Communities, businesses and households cannot survive without electricity, heating and water. America’s most vulnerable families, those in supportive housing — public housing, non-profit supportive housing or subsidized market-rate housing — are no different from anyone else when it comes to needing electricity and water to survive.
Yet, for these households, especially in climates were heating and cooling are vital to health, utility costs are a significantly larger portion of total household income. Referred to as the ‘heat or eat dilemma,’ keeping the heat on, the lights on and the water running are sometimes impossible while also paying for food or rent.
These economics also challenge cities and communities more broadly. Rising utility costs threaten long-term housing affordability and quality. “Left unchecked, rising energy costs can compromise the quality and long-term affordability of rental homes for low-income [residents] and can even lead to health risks for these families,” Maria Stamas, Western Director of Energy Affordability with the Natural Resources Defense Council, and Andrew McAllister, a California Energy Commissioner, said in Utility Dive last month.
In an effort to address this problem, many energy efficiency programs target low-income housing. Be it via mortgage compliance requirements from HUD, funders of LIHTC (Low Income Housing Tax Credit) programs or state utility regulators, there are volumes of requirements for developers, property managers and utilities that all signal one thing: reduce energy consumption in low-income housing.
Often, programs to address this issue show up in the form of incentives for significant property improvements such as weatherization (insulation, sealing, windows and doors) and solar. Many states require that solar and efficiency upgrade incentives for building owners also benefit these households.
Energy efficiency in multifamily buildings is important because it lowers the percentage of income residents must spend on necessities like heat and water. “Making multifamily residential properties more energy efficient is a key strategy for reducing the disproportionate energy cost burden facing families on limited incomes,” begins a new report from Energy Efficiency for All.
The people who live in low-income and supportive households also want to see change. People in these living situations care more about their utility bills and pay more attention to them than almost any other demographic because they comprise a larger percentage of monthly expenses. Yet, this population lacks the means to invest in efficiency improvements themselves. That is why funders of efficiency programs or regulators that require focus on low-income housing.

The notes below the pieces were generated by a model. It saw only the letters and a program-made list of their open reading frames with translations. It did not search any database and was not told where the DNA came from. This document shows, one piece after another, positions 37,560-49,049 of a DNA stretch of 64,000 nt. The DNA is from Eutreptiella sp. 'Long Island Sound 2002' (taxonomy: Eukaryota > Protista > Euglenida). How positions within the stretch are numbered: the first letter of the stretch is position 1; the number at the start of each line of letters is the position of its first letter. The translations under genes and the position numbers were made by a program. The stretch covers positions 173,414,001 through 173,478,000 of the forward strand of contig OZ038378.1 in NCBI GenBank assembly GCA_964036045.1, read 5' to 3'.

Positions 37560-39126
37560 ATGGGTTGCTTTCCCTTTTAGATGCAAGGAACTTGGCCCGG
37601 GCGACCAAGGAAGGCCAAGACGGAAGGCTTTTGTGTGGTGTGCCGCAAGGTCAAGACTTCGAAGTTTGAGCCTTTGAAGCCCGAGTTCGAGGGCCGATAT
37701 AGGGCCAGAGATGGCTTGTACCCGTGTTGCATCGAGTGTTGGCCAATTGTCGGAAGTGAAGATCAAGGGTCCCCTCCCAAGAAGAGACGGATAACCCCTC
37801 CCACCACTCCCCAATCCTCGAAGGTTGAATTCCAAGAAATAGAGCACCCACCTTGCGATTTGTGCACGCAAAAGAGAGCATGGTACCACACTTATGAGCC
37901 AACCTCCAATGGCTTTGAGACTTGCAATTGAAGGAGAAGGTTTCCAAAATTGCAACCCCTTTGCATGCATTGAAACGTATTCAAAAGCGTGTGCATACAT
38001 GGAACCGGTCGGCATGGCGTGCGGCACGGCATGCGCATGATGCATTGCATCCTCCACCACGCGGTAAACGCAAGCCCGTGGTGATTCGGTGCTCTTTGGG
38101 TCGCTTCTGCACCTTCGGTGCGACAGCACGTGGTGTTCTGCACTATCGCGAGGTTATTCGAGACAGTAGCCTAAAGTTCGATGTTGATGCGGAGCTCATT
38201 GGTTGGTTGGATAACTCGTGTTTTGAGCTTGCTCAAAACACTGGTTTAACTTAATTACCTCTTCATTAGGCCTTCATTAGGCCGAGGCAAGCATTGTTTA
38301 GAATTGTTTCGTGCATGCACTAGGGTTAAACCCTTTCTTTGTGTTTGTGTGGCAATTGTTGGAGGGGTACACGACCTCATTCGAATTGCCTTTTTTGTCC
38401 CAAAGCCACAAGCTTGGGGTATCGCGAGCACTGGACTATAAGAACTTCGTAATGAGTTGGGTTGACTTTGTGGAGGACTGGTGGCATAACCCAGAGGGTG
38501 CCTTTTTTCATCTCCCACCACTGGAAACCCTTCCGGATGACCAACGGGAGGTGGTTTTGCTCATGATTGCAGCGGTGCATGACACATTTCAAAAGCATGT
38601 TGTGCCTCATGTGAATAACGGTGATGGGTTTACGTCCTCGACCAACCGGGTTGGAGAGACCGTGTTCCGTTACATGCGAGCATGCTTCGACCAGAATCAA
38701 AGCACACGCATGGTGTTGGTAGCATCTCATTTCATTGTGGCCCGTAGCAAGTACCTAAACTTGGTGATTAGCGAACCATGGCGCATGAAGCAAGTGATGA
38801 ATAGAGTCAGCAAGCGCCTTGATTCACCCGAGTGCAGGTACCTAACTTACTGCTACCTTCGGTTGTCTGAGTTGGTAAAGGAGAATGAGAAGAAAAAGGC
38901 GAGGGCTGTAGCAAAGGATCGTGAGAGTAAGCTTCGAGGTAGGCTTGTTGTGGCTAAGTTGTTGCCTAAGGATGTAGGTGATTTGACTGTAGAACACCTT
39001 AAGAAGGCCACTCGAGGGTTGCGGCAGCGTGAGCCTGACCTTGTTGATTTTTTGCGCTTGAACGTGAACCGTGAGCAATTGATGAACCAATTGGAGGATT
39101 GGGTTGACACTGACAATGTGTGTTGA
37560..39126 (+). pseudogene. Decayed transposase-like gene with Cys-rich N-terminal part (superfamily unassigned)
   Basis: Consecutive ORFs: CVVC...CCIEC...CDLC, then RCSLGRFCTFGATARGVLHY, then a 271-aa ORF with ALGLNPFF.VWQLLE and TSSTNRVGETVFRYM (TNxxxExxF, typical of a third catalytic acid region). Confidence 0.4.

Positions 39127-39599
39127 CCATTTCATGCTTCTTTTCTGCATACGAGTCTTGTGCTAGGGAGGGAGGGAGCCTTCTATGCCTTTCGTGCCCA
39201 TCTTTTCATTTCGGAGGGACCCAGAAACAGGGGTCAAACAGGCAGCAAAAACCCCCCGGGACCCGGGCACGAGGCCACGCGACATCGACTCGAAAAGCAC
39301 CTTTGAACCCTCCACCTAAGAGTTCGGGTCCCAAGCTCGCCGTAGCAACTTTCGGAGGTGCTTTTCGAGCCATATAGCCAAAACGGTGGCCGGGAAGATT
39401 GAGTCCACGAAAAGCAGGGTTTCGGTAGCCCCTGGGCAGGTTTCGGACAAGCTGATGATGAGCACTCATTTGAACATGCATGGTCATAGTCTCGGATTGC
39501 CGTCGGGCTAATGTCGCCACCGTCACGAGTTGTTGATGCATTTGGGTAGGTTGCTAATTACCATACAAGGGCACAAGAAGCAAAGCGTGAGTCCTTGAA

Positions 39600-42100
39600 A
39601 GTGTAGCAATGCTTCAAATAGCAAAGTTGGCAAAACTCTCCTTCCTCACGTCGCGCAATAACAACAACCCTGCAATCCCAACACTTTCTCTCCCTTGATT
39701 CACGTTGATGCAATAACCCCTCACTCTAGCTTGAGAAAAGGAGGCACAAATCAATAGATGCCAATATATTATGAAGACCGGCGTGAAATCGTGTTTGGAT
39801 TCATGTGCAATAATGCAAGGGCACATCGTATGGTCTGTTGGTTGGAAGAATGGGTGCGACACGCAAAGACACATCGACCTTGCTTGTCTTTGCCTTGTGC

But is weatherization and solar the only answer? What about behaviors that create efficiencies? What information could help tenants in low-income housing play a more active role in efficiency and financial management? The answer is simple: information and data.
How does Brilliency address the low-income housing market? Its digital platform allows cities, utilities, housing authorities and tenants to connect around electric, gas and water usage in ways never before possible. Brilliency’s tools add convenience and behavioral energy efficiency components that make it easier for tenants to see what’s happening, understand what to do about it, and see what effect changes are having. For a low-income household, this information can help make ends meet. For the cities, utilities and housing authority, Brilliency’s proprietary customer engagement platform allows administrative users to easily understand and connect with their customers to create just that: efficiency.
The first step in understanding how to increase customers’ efficiency is connecting with them where they are: on smart phones. Brilliency’s mobile app is the first of its kind to connect all of these parties together around the common goal of efficiency.
The Importance of Smartphone Access for Affordable Housing Efficiency
More and more people with low incomes access the internet by smartphone only. Pew Research found that 20% of low-income Americans access the internet by smartphone only, and the rate had nearly doubled in three years. The same year Pew Research also found that a majority of low-income Americans now have smartphones. Brilliency's mobile app allows people to understand and control their utility bills. (Actually you can [[[try a beta of our app]]] right now.)
At Brilliency, we believe it is the right thing to do. By providing lower income households with access to their usage information, we help households to take ownership of their utility use by empowering them to save money.